Known for its luxurious nutty flavor and chewy texture, wild rice isn't really rice at all. Instead, it's a long-grain marsh grass native to the northern Great Lakes area, where it's harvested by the local Indians. There's also now commercial wild rice production in California, as well as several Midwest states. It's important to clean wild rice thoroughly before cooking it. The best method is to place the rice in a medium bowl and fill it with cold water. Give it a couple of stirs and set aside for a few minutes. Any debris will float to the surface and the water can then be poured off. Depending on the method used, wild rice can take up to an hour to cook; overcooking will produce starchy results. Admittedly, wild rice is expensive, but both pleasure and budget are extended by combining it with brown rice or bulghur wheat. Wild rice is also called Indian rice. See also rice.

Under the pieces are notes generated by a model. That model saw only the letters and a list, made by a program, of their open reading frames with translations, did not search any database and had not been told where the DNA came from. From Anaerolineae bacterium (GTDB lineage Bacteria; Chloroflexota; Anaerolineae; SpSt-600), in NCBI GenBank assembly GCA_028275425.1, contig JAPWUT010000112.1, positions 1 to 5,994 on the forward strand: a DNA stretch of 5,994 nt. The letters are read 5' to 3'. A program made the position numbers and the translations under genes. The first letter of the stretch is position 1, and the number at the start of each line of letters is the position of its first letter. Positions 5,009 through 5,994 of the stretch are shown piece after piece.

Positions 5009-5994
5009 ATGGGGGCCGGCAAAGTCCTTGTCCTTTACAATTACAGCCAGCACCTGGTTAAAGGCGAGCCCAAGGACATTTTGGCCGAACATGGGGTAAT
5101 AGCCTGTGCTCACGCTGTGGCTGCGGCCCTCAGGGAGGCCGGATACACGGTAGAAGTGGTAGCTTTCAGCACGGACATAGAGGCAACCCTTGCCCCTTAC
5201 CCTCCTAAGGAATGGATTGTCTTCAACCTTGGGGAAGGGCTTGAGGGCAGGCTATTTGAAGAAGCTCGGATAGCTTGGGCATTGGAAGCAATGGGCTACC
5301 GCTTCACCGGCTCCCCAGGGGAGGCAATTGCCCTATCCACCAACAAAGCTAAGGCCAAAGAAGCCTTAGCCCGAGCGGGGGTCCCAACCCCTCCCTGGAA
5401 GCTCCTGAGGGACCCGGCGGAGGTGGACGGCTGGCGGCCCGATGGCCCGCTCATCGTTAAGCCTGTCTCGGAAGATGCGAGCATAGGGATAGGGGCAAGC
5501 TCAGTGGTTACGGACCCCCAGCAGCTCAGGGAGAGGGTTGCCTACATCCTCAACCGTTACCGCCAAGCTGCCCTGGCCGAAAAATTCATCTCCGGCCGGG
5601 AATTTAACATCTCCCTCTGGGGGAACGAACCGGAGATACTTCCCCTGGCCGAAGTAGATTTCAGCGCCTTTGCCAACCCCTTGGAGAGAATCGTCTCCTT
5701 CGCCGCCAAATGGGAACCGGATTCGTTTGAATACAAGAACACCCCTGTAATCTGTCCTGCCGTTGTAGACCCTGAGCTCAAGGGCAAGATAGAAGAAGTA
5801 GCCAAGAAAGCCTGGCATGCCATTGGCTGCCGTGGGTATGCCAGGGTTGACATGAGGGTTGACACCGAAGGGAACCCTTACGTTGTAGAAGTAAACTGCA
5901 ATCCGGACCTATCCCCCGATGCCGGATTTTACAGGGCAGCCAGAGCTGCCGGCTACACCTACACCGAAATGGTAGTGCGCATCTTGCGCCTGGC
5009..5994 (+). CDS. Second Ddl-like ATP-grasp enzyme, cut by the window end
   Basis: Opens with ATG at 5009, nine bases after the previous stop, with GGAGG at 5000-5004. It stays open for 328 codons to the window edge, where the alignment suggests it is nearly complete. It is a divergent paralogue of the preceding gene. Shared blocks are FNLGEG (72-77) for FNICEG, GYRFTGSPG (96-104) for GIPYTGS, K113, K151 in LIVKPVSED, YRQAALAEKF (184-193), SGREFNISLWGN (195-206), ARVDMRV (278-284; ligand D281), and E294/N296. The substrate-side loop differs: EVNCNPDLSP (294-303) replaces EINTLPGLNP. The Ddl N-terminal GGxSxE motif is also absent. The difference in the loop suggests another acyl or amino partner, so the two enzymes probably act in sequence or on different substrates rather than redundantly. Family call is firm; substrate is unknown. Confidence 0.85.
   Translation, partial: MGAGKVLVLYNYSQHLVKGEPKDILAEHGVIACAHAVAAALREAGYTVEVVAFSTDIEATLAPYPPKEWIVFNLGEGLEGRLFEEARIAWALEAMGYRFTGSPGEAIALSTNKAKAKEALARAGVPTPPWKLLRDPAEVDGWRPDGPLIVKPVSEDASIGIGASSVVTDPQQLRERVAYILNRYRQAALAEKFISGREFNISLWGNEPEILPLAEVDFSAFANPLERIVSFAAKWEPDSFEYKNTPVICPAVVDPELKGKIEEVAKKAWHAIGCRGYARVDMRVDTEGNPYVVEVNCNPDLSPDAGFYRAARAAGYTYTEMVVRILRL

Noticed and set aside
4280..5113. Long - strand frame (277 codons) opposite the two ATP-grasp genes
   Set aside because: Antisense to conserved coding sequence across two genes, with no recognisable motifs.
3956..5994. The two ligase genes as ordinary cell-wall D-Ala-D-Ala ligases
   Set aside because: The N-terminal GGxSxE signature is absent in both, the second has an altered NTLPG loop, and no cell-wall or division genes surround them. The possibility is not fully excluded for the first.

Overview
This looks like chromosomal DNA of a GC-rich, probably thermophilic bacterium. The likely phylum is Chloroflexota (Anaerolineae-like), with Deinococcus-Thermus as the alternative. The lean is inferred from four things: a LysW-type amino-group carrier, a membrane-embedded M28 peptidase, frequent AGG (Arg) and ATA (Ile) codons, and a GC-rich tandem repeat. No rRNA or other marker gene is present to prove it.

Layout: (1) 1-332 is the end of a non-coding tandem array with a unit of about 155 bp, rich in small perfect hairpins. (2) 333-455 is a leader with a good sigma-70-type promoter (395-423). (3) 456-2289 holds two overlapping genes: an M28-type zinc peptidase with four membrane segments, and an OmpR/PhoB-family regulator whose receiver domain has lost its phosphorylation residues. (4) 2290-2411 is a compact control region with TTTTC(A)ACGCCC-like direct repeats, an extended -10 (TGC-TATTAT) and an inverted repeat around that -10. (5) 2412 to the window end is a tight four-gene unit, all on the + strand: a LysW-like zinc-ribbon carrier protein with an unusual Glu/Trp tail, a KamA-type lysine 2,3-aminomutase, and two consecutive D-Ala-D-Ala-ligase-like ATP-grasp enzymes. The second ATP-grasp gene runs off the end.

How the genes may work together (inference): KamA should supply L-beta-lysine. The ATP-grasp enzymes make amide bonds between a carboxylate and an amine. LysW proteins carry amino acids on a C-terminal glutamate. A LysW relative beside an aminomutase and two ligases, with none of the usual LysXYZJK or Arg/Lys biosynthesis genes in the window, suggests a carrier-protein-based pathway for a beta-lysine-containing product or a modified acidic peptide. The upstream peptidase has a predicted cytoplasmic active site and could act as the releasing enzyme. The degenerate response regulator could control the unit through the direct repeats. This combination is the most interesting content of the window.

From The Food Lover's Companion, Fourth edition by Sharon Tyler Herbst and Ron Herbst. Copyright © 2007, 2001, 1995, 1990 by Barron's Educational Series, Inc.
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